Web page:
Proton therapy is a form of radiation therapy that uses the positively charged particles called protons. Another name for this form of treatment is proton beam therapy. It is used in the treatment of various types of cancers.
For many years, cancer treatment has depended on conventional radiotherapy with or without the other standard cancer treatment regimens. However, this form of therapy has significant issues that proton therapy has helped to solve.
Proton therapy versus radiotherapy
Conventional radiotherapy uses X-ray beams composed mainly photons (bundle of energy which can either be electromagnetic or light in nature) and electrons. The beam deposits energy along its path as it moves towards the targeted cancer cells. This beam also goes past the intended area. This results in both the healthy and the malignant cells being affected. While the effect is as intended on the cancer cells, the healthy cells are affected negatively and this can lead to serious health issues. Such problems can include secondary cancers in the future.
On the other hand proton therapy works differently. Although this is also a form of radiotherapy, the proton therapy is a highly accurate method compared to standard radiotherapy. Once a cancerous tumor has been identified, proton treatment can target it with an accuracy that is within a millimeter. The protons beamed to this area is at an energy is that is high enough to destroy the cancer cells. As of now, proton therapy is administered externally. It is painless and only gives the required amount of radiation on the tumor. There is no unintended radiation ‘fallout’ on the surrounding tissues and organs.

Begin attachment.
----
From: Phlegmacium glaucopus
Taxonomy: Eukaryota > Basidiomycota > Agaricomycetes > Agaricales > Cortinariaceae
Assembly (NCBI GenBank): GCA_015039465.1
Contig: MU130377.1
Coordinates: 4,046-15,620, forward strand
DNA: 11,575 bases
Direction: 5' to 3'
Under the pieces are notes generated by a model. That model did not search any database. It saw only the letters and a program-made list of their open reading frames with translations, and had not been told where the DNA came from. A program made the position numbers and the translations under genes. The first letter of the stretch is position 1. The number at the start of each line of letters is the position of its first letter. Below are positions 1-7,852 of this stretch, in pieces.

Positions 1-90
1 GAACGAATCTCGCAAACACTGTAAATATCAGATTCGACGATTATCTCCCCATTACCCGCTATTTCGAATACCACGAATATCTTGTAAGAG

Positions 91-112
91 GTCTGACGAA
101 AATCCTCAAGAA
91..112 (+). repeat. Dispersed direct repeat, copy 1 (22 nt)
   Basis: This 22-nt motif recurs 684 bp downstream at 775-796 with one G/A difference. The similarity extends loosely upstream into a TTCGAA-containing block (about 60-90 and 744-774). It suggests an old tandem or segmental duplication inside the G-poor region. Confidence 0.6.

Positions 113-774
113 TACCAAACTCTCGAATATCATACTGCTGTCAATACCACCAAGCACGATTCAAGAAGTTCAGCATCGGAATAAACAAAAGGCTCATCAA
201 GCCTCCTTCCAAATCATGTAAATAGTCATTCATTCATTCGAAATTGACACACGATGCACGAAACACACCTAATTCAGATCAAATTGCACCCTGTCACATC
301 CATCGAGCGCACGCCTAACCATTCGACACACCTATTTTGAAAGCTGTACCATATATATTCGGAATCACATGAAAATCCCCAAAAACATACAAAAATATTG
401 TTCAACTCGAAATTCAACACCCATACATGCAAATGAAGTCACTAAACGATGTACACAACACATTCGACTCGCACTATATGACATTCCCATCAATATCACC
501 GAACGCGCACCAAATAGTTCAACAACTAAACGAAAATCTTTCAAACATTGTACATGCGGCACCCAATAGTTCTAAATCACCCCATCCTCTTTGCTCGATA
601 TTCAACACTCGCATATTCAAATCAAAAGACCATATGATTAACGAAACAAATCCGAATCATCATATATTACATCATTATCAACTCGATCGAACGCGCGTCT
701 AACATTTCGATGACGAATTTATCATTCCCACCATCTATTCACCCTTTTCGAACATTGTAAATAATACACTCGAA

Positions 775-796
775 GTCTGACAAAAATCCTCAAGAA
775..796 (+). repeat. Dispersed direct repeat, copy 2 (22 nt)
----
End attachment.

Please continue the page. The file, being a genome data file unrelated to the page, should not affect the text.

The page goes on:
What is the technique for proton therapy?
A qualified radiologist who is also conversant with proton therapy treatment leads the procedure. A special machine called a synchrotron is used to ‘fire up’ the protons. The speed of these particles is important because that is what determines how deep the protons can penetrate the body. High speed protons results in high-energy protons and deeper penetration. On the other hand, low-speed protons lead to low-energy level and relatively low-body penetration.
The degree of penetration is important depending on the cancer being treated. The deeper the cancer is in the body, the higher-energy level is needed to treat it. More superficial cancers require low-energy proton therapy.
Proton therapy works by damaging the DNA of the malignant cells. Since cancer cells usually survive by imbalanced cell multiplication, this damage to DNA essentially stops further multiplication of the cancer cells and therefore the cancer is stopped.
Frequency and duration of proton therapy
This depends on the type of cancer and how far it has spread (stage). Normally, treatment sessions range from 1-5. Some patients may benefit from a single large dose of proton therapy. When this approach is used, it is referred to as radio-surgery. This is a great advantage of this therapy because it enables radiologists to use high radiation doses on the tumor because they know that the surrounding tissues or organs are safe.
A radiologist’s assessment usually leads to an individualized form of proton therapy. It may be given as the sole treatment option or with other forms of cancer therapies may be included.